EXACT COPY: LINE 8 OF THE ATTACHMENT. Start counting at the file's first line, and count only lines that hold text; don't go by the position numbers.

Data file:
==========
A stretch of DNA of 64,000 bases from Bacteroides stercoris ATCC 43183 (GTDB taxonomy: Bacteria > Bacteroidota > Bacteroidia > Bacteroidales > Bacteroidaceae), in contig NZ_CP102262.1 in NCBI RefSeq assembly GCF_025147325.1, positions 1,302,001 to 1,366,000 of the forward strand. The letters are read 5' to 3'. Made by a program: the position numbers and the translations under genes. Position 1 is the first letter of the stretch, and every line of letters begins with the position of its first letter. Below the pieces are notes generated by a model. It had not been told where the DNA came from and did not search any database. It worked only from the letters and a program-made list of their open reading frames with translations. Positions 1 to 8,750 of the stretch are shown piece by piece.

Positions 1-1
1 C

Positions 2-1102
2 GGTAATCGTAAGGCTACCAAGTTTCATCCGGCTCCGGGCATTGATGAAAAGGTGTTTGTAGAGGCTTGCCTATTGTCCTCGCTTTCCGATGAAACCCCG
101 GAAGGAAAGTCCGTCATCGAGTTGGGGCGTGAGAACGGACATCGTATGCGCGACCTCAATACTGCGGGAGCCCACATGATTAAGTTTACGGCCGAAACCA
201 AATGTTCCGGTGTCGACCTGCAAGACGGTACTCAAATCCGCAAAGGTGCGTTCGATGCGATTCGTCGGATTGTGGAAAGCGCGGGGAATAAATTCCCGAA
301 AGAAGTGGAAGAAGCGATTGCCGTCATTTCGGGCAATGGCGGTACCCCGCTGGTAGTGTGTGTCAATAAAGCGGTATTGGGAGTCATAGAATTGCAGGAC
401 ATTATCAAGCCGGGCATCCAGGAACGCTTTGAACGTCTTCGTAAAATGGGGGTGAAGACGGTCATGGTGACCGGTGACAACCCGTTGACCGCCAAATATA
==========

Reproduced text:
301 AGAAGTGGAAGAAGCGATTGCCGTCATTTCGGGCAATGGCGGTACCCCGCTGGTAGTGTGTGTCAATAAAGCGGTATTGGGAGTCATAGAATTGCAGGAC